50 Rules Kids Won't Learn in School
Real-World Antidotes to Feel-Good Education
By Charles J. Sykes
(St. Martin's Press, Hardcover, 9780312360382, 192pp.)
Publication Date: August 21, 2007
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Charles J. Sykes offers fifty life lessons not included in the self-esteem-laden, reality-light curriculum of most schools. Here are truths about what kids will encounter in the world post-schooling, and ideas for how parents can reclaim lost ground---not with pep talks and touchy-feely negotiations, but with honesty and respect. Sykes’s rules are frank, funny, and tough minded, including:
#1 Life is not fair. Get used to it.
#7 If you think your teacher is tough, wait until you get a boss. He doesn’t have tenure, so he tends to be a bit edgier. When you screw up, he’s not going to ask you how you FEEL about it.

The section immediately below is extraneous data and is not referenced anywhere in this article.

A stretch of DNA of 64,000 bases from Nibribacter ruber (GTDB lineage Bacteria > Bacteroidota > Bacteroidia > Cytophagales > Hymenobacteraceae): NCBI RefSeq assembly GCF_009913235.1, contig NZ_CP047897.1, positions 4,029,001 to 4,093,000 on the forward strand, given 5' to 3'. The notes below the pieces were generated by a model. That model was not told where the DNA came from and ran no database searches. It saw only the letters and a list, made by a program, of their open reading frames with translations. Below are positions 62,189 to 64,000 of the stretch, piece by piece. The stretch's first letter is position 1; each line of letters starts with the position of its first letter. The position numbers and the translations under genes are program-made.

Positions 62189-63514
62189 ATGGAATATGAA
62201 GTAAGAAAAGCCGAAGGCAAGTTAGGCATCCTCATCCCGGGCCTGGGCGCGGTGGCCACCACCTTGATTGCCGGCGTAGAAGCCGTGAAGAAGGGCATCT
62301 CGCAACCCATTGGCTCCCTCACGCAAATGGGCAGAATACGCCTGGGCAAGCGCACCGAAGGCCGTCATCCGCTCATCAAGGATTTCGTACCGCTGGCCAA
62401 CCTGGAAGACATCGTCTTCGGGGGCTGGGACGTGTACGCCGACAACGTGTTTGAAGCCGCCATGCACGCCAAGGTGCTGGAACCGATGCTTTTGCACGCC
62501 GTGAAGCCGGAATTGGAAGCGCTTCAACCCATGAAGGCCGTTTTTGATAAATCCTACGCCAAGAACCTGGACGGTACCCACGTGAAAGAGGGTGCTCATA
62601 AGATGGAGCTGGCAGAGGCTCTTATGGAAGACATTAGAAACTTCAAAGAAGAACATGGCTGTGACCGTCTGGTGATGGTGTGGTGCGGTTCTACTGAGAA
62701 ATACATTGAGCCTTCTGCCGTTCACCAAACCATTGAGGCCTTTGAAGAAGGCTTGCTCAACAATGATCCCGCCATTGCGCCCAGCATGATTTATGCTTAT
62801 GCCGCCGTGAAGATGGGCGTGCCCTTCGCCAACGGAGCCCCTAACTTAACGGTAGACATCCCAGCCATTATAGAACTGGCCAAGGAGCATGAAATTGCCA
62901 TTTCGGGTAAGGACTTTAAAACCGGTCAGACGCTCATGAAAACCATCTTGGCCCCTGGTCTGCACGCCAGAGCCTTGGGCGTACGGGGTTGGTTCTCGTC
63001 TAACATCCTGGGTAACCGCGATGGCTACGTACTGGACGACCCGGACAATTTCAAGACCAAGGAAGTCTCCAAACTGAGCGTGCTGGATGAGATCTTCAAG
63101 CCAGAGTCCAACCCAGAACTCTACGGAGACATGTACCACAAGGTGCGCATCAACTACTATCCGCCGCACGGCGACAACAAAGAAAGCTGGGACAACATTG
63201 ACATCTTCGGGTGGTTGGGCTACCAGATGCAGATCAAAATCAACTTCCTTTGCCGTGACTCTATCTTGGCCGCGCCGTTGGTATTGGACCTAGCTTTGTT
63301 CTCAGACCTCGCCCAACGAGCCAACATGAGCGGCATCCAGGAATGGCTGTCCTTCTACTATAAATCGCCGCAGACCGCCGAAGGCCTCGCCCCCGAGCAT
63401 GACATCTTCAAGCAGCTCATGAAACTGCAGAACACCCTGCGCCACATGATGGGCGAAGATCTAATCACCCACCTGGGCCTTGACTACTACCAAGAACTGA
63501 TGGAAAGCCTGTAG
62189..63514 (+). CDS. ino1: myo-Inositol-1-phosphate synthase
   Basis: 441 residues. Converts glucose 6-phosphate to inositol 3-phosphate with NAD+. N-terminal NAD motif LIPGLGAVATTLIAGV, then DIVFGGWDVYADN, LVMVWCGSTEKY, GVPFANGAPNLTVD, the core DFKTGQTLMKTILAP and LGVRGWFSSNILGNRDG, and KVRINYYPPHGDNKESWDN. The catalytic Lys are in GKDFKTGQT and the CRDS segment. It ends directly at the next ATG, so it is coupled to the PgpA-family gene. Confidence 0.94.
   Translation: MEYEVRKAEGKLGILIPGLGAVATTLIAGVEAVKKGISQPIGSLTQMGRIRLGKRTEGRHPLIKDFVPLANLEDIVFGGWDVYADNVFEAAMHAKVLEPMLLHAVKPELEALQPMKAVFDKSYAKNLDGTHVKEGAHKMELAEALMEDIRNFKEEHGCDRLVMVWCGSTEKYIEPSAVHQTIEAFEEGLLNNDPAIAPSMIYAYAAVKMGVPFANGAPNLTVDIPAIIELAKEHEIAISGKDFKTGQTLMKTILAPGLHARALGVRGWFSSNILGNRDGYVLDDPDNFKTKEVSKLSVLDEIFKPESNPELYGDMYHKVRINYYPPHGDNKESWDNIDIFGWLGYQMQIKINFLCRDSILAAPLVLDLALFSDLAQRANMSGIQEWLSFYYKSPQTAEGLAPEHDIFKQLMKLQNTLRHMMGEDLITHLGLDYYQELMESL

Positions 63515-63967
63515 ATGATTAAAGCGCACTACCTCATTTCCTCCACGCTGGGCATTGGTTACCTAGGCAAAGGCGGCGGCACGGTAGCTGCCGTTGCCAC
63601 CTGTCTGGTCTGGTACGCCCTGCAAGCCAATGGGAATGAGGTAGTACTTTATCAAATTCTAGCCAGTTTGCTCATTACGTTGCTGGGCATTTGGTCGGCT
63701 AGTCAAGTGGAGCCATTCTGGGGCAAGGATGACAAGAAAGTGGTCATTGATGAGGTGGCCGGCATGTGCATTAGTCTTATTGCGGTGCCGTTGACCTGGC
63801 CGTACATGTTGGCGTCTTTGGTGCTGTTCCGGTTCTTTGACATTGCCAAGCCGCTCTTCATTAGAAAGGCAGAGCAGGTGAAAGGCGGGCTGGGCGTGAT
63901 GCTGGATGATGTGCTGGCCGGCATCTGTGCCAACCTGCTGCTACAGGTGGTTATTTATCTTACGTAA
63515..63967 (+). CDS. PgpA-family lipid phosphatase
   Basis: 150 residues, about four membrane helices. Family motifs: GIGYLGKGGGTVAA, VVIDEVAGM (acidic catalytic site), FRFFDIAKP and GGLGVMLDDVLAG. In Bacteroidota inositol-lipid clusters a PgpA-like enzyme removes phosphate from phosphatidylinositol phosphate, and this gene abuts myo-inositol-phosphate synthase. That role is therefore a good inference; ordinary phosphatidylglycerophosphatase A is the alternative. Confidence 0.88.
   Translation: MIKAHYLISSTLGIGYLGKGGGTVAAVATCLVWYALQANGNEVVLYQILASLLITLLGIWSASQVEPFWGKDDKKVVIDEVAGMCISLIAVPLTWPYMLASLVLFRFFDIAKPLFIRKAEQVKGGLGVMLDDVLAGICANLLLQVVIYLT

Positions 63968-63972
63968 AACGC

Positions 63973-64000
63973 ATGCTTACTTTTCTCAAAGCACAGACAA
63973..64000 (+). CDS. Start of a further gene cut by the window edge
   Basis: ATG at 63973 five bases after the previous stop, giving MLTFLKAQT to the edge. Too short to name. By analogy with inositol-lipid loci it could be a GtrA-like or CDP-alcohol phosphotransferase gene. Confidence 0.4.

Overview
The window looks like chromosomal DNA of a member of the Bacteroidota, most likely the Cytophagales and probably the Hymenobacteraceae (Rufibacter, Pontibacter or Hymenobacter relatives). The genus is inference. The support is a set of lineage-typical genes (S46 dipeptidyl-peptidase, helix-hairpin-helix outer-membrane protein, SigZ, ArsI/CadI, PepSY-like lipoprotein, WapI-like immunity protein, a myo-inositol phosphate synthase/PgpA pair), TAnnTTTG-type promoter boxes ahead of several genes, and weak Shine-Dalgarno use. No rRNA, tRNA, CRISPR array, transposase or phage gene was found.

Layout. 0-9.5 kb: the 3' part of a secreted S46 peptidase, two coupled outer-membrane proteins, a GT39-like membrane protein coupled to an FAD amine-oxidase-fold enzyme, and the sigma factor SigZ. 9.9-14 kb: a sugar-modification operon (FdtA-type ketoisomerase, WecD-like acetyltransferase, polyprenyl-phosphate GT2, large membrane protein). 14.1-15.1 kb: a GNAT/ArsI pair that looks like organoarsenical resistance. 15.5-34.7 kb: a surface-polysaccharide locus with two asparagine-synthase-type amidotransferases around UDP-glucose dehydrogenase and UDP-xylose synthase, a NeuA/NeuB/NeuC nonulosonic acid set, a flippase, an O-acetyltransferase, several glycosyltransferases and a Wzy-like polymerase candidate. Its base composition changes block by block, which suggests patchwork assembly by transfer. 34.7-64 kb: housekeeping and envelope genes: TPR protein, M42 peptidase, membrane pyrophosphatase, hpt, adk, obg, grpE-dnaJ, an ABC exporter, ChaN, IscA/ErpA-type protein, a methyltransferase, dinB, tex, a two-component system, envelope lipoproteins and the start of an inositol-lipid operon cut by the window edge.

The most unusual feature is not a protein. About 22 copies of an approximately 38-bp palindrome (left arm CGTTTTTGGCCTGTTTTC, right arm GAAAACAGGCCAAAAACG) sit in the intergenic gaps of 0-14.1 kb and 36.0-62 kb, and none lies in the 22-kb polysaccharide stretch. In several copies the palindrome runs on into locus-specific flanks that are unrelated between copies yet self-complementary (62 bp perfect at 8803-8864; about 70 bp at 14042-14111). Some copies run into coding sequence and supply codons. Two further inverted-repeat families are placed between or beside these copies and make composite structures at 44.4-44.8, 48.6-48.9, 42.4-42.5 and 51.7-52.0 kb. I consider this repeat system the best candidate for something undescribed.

#15 Flipping burgers is not beneath your dignity. Your grandparents had a different word for burger flipping. They called it “opportunity.”
#42 Change the oil.
#43 Don’t let the success of others depress you.
#48 Tell yourself the story of your life. Have a point.
Each rule is explored with wise, pithy examples that parents, grandparents, and teachers can use to help children help themselves succeed---in school and out of it. A few rules kids won’t learn in school:
#9 Your school may have done away with winners and losers. Life hasn’t.
#14 Looking like a slut does not empower you.
#29 Learn to deal with hypocrisy.
#32 Television is not real life.
#38 Look people in the eye when you meet them.
#47 You are not perfect, and you don’t have to be.
#50 Enjoy this while you can.
Charles J. Sykes is the author of five previous books: A Nation of Victims, Dumbing Down Our Kids, Profscam, The End of Privacy, and The Hollow Men. His columns have appeared in numerous newspapers, including The New York Times and The Wall Street Journal. A radio and television host at WTMJ in Milwaukee, Wisconsin, and a senior fellow at the Wisconsin Policy Research Institute, he is married and has three children.
"Sykes takes a hard-line but humorous approach to instilling the discipline, morals and good sense that keep kids from becoming 'sulky, self-centered, spoiled brats.'"